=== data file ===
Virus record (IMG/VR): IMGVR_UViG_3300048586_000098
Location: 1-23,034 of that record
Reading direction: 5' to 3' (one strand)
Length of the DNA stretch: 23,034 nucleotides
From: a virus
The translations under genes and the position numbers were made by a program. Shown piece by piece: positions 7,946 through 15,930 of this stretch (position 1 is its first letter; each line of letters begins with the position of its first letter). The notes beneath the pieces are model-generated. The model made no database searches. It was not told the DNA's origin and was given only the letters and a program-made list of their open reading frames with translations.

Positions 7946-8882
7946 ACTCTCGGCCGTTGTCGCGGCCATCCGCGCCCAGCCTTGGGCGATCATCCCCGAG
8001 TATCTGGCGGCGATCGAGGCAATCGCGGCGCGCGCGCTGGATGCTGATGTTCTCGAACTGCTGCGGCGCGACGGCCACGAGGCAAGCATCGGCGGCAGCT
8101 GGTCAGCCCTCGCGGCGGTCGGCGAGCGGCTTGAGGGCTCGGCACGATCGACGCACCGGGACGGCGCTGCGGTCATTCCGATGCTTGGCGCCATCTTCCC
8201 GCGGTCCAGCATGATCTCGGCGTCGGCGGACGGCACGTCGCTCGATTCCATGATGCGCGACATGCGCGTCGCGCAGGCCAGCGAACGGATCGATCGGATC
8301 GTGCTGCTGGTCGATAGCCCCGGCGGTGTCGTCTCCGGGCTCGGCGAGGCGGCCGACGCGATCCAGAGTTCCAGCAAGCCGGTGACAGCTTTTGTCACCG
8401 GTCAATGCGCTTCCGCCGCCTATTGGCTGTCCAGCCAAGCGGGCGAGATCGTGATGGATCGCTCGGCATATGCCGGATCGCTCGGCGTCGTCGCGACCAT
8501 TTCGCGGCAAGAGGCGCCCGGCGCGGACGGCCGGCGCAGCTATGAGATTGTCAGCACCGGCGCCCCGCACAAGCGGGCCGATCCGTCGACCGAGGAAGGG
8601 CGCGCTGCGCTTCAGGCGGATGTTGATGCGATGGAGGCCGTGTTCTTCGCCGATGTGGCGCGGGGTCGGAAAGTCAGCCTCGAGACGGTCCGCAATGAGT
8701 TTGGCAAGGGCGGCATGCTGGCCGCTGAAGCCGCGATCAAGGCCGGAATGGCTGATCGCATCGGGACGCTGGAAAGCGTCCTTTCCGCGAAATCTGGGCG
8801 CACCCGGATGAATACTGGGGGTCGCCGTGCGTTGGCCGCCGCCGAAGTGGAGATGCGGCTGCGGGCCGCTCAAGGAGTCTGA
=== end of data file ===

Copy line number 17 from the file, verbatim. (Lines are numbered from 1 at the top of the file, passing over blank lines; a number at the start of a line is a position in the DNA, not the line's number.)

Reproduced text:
8801 CACCCGGATGAATACTGGGGGTCGCCGTGCGTTGGCCGCCGCCGAAGTGGAGATGCGGCTGCGGGCCGCTCAAGGAGTCTGA